Your photos, poems, statements, art, video, jokes, rants, everything that defined you as a social media participant -- will it have value for your children, siblings, parents, friends? Or will your social media legacy not matter?
What have you done to ensure the preservation of your social media content in the event of your death?
Facebook, for example, removes from public view all the content a deceased person posted, keeping it all on their servers, but not letting anyone see it. They leave the profile, so friends and family can post condolence messages. Big deal. They retain all the content that the dead person posted. The content is retained by Facebook for future potential, like history or monetary value that may be attached to the content.
"You have not been active on this account for 12 months. If you wish for your profile to continue to exist, you must log in and perform some action on it. Otherwise, we will delete your account as inactive and abandoned."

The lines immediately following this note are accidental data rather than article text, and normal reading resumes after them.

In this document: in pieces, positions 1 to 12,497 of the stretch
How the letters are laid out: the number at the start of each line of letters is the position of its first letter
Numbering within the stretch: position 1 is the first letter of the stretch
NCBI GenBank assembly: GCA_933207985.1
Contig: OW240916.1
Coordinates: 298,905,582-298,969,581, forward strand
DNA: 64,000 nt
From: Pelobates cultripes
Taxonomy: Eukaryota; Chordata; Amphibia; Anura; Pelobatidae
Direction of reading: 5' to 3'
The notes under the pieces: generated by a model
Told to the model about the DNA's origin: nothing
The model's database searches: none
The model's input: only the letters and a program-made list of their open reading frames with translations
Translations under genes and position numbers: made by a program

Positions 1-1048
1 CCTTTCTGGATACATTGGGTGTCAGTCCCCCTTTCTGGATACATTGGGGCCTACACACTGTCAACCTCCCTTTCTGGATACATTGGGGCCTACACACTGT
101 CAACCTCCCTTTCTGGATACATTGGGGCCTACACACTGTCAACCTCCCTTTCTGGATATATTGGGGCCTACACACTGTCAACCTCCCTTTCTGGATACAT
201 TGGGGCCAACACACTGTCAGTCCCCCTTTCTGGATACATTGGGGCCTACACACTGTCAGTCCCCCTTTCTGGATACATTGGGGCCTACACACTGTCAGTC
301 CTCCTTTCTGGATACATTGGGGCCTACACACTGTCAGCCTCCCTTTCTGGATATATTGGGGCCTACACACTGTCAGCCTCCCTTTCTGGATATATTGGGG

But you're dead and your surviving family members and friends were not left with instructions for maintaining your social media presences.
Jason Mazzone, law professor at the University of Illinois, says a Federal law is necessary and states in "Digital Afterlife":
“It’s becoming increasingly common for people to have digital assets, and some of them do actually have value,” he said. “Not only are such sites repositories of intellectual property, they also are important to family members and friends. Historians of the future will likely depend upon digital archives to reconstruct the past, which creates a real problem, particularly in an age when we don’t leave diaries, and, increasingly, people don’t write books.”